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"In The Arms" Policy for Infant Programs

Infants need to be held often. Your arms should be "full" for the majority of the day. Infants should be held while taking a bottle, not on a boppy when your arms are empty. When holding infants, keep them close and have direct eye contact with them. Cubbling helps infants develop their sense of trust in you as their caregiver.

Infants should not be left crying in their cribs or on the floor. When an infant cries, pick them up and reassure them. You cannot hold a baby too much, nor can you spoil a baby. When caregivers respond quickly to cries of distress and find out what is needed, infants will learn to feel secure and trust the person who cares for them.

Babies cry to let adults know they need assistance or sometimes just to be reassured. Your role as an infant teacher is to meet the needs of the children in your care.

As you know, these needs vary from infant to infant as well as from day to day. The babies in your care are learning to recognize the important adults in their lives. Close physical contact helps babies develop attachments to adults, contributing to their sense of security. As teachers, we need to provide sensitive care to promote healthy emotional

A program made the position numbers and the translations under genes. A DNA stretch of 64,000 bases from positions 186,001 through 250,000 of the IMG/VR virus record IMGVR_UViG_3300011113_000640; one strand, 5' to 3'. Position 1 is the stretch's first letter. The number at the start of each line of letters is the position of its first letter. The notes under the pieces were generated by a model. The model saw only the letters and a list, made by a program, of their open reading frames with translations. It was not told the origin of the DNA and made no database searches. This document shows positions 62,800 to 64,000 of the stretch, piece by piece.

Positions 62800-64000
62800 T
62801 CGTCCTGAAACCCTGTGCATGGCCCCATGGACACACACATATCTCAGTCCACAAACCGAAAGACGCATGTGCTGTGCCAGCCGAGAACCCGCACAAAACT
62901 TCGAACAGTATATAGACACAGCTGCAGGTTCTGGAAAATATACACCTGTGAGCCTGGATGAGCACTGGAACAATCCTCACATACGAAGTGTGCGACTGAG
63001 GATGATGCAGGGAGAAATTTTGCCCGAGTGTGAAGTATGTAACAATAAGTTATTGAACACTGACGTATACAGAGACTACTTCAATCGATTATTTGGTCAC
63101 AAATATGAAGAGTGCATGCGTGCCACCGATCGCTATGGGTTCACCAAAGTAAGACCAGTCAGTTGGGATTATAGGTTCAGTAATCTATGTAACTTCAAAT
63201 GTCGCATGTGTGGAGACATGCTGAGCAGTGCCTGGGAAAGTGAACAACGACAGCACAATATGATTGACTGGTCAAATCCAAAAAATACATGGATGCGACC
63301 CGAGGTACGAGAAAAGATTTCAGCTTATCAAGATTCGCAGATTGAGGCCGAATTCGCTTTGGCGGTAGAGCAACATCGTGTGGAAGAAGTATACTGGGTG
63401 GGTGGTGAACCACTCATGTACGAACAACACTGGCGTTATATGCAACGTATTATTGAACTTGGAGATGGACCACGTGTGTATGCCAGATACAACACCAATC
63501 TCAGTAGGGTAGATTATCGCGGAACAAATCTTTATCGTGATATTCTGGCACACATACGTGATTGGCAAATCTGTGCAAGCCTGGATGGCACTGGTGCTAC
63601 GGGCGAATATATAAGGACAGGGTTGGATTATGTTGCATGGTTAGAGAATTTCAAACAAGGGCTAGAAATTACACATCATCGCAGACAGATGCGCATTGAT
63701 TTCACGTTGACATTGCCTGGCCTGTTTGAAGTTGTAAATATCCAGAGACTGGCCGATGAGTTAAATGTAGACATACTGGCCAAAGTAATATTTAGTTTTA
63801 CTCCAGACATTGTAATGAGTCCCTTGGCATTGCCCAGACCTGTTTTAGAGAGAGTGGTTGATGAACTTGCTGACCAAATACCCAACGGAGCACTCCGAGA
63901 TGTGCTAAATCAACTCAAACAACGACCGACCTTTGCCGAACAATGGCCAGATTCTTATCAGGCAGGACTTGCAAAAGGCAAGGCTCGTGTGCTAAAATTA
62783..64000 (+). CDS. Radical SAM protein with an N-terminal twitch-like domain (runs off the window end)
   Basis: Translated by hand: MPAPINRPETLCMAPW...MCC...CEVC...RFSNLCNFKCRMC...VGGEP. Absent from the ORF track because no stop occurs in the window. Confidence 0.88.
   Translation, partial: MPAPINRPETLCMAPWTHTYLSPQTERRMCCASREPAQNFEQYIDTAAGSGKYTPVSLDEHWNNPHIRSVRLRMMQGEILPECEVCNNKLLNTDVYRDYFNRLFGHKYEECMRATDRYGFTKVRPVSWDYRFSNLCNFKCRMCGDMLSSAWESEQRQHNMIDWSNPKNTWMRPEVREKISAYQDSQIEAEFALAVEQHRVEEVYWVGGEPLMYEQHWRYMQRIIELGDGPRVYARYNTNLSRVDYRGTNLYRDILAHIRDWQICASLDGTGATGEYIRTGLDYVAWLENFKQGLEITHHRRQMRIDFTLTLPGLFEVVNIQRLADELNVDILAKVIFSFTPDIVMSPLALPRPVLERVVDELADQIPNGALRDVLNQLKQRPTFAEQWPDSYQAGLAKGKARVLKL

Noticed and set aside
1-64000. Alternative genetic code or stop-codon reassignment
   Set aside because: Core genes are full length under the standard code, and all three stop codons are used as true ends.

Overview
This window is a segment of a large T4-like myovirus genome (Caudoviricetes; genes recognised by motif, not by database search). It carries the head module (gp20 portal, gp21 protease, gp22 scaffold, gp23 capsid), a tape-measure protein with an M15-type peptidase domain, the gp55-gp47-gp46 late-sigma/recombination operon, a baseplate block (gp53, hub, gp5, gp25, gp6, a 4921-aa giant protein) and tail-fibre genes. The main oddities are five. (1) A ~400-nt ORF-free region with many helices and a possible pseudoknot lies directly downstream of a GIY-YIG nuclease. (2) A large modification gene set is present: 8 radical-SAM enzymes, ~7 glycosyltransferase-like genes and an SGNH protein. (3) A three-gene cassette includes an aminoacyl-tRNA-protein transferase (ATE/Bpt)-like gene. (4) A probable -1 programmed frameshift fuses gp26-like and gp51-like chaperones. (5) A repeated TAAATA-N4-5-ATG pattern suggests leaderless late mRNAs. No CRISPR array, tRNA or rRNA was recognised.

Featured Online Course

This training course will teach childcare professional's best practices for managing infant and toddler classrooms. Professionals will understand infant/toddler development and how to best support their growing needs and abilities.

  • Qualifies for 5 Clock Hours | .5 CEU'S

  • Bonus Courses: Shaken Baby Syndrome and Sudden Infant Death Syndrome


Sheika Petteway, Chief ENCOURAGING Officer

She provides educational and leadership training to individuals and organizations. She is the founder and CEO of Elite Educational Enterprises and has several years experience serving in the early childhood education industry.

Text the word "mentor" to 855-691-1749 to receive encouraging messages monthly.


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